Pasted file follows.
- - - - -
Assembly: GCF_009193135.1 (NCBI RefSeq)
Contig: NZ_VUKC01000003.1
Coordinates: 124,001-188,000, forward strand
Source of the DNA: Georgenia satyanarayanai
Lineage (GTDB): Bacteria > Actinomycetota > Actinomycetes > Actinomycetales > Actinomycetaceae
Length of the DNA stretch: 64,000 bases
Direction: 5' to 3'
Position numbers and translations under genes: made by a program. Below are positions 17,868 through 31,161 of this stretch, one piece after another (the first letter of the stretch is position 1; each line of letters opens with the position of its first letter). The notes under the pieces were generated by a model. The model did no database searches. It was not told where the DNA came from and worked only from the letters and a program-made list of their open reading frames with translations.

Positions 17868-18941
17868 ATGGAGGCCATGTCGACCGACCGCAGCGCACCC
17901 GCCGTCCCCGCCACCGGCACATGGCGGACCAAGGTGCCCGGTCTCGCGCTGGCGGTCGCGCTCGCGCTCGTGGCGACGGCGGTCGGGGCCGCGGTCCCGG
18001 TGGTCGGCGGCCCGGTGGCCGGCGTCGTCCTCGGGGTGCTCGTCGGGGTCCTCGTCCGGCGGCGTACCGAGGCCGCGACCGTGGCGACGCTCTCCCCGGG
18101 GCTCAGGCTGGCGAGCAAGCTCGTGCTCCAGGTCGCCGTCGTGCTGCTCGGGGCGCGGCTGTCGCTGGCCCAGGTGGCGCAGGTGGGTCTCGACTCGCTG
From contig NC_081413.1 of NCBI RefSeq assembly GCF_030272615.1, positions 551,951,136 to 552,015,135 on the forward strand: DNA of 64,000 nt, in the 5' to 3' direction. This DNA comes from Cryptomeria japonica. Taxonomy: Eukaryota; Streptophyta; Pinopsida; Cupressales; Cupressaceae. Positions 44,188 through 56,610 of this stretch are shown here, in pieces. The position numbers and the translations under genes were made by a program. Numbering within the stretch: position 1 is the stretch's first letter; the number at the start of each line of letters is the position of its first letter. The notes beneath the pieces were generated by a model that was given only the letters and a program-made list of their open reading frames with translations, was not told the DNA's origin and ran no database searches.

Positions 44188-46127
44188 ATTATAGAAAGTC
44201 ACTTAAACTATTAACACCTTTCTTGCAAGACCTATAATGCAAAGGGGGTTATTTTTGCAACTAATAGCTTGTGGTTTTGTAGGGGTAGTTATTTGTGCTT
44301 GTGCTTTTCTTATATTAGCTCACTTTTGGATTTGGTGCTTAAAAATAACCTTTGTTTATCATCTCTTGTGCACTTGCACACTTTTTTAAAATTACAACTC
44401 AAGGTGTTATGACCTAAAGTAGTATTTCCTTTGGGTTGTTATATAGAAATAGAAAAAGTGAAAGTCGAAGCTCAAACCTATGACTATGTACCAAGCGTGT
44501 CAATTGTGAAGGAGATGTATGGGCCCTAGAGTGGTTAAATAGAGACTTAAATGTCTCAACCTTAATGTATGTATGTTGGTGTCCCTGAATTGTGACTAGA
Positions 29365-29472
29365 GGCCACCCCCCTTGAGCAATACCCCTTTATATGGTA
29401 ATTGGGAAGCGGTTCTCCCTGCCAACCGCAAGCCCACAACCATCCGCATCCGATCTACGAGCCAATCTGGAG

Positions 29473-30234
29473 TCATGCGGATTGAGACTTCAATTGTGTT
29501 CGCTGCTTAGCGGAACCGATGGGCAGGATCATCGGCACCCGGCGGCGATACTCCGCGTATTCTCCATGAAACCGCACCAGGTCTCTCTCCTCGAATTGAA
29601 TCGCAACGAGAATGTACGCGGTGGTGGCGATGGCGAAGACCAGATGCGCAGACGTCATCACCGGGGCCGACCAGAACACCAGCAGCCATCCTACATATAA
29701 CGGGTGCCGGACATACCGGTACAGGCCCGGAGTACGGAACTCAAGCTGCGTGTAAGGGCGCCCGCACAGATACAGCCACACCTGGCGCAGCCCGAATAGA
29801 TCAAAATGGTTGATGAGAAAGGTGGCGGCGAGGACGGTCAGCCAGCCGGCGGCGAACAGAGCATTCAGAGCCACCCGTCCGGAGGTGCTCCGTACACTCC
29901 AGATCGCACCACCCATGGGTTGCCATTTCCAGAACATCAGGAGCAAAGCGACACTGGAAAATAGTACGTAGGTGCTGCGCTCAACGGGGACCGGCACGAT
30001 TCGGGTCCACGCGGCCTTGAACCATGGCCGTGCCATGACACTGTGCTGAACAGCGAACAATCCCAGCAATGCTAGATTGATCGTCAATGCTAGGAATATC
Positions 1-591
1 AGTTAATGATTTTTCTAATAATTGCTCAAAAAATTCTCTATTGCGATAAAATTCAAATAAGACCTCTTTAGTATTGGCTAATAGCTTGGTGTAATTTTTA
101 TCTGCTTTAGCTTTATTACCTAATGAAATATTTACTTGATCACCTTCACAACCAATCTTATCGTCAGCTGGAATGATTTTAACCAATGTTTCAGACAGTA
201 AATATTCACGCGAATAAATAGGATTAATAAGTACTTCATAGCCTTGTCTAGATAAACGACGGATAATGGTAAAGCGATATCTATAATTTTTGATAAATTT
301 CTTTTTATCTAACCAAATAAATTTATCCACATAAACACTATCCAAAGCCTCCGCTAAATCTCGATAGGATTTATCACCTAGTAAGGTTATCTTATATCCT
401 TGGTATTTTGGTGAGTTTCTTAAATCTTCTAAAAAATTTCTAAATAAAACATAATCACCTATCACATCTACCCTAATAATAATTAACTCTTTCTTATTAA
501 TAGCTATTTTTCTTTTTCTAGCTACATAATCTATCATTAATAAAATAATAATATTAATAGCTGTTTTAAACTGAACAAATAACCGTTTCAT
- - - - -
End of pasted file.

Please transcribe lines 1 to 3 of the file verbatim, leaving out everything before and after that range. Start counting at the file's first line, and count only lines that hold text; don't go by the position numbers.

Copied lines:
Assembly: GCF_009193135.1 (NCBI RefSeq)
Contig: NZ_VUKC01000003.1
Coordinates: 124,001-188,000, forward strand